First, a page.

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I am trying to understand the Cache-Control: max-age=0 configuration from below:

This is a snipet from HTTP Live Headers for a static image on our landing page after hitting refresh:

If-Modified-Since: Sat, 23 Jul 2011 02:05:28 GMT
If-None-Match: "21246-eb05-4a8b30415ea00"
**Cache-Control: max-age=0**

HTTP/1.1 304 Not Modified
Date: Tue, 06 Sep 2011 20:59:29 GMT
Server: IBM_HTTP_Server
Connection: Keep-Alive
Keep-Alive: timeout=6
Etag: "21246-eb05-4a8b30415ea00"

I see our Cache-Control shows a max-age=0. I found this explanation:

Cache Control: max-age

This is the HTTP 1.1 equivalent of the earlier Expires header available in HTTP 1.0. It implicitly tells the browser it may cache the page, but must re-validate with the server if the max-age is exceeded. Setting max-age to zero ensures that a page is never served from cache, but is always re-validated against the server.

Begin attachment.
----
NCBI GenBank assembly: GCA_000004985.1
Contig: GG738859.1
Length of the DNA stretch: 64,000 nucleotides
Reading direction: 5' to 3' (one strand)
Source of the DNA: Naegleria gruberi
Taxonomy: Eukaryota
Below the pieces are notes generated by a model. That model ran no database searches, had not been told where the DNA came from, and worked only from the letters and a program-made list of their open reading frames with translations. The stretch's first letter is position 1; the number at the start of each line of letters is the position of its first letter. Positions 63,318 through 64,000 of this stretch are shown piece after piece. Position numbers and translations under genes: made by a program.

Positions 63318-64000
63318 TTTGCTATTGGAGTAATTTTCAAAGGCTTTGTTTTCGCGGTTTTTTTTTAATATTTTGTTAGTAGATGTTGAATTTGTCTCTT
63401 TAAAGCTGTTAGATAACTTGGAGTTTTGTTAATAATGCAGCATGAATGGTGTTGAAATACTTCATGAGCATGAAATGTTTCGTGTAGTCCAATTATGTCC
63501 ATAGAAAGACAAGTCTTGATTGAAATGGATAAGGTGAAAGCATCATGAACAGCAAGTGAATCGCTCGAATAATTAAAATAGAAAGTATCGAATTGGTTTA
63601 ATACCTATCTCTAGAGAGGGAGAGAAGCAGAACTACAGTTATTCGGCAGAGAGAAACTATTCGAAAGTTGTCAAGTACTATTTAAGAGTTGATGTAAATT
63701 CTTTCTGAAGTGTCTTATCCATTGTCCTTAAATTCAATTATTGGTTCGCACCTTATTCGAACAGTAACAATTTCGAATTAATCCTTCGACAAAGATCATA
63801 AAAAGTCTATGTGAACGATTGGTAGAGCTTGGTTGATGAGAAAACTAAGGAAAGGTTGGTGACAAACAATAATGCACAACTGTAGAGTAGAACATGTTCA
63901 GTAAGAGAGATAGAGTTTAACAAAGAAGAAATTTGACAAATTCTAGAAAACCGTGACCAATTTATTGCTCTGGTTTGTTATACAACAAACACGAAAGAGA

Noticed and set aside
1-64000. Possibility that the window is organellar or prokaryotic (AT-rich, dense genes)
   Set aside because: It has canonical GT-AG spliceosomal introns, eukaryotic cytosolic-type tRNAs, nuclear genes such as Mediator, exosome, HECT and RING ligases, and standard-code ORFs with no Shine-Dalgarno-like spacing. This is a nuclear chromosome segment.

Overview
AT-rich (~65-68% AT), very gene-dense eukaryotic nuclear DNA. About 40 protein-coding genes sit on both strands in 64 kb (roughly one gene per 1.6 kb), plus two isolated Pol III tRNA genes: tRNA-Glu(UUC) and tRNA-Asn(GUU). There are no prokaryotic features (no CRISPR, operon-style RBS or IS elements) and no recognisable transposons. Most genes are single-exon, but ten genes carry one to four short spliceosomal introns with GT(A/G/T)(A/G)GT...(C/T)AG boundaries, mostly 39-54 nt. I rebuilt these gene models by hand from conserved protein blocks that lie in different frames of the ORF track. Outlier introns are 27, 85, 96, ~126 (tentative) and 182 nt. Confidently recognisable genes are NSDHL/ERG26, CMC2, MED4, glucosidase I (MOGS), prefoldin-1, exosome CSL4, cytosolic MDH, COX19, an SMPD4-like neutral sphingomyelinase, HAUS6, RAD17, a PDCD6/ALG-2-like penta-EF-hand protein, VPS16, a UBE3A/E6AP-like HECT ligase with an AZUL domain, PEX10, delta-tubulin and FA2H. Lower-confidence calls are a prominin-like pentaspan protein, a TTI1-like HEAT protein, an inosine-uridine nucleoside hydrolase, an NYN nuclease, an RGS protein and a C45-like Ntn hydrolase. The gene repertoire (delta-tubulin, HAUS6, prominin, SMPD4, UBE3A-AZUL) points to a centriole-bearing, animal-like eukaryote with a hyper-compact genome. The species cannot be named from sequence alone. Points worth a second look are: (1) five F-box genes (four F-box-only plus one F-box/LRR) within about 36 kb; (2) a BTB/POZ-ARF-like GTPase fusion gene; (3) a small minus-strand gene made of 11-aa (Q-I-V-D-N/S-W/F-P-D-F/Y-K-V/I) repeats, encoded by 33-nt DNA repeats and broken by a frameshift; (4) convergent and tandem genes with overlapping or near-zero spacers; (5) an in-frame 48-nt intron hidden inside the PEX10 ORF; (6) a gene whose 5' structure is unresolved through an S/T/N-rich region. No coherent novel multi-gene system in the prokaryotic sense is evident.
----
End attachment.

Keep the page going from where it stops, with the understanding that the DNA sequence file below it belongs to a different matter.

If that is correct we should never pull the image from the browser cache which if you look at the 304 above is not correct? What does max-age=0 really mean?

We don't have any Caching configurations manually configured in the Apache httpd.conf so I assume we are using defaults for caching/etags.

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1 Answer 1

up vote 1 down vote accepted

The key is in the last sentence of the explanation you posted:

Setting max-age to zero ensures that a page is never served from cache, but is always re-validated against the server.

In the example you've pasted the client has the asset already in its cache, and it could serve it. However because of the max-age the client will first contact the server and ask if it has been modified. From the server response you pasted it looks like the asset hasn't changed and the server is correctly 're-validating'(304) that the clients version is correct(without actually having to ship the asset over the wire, so there is some benefit).

If the max-age had been something higher the browser could have served the asset up from cache without having to ask the server anything at all.

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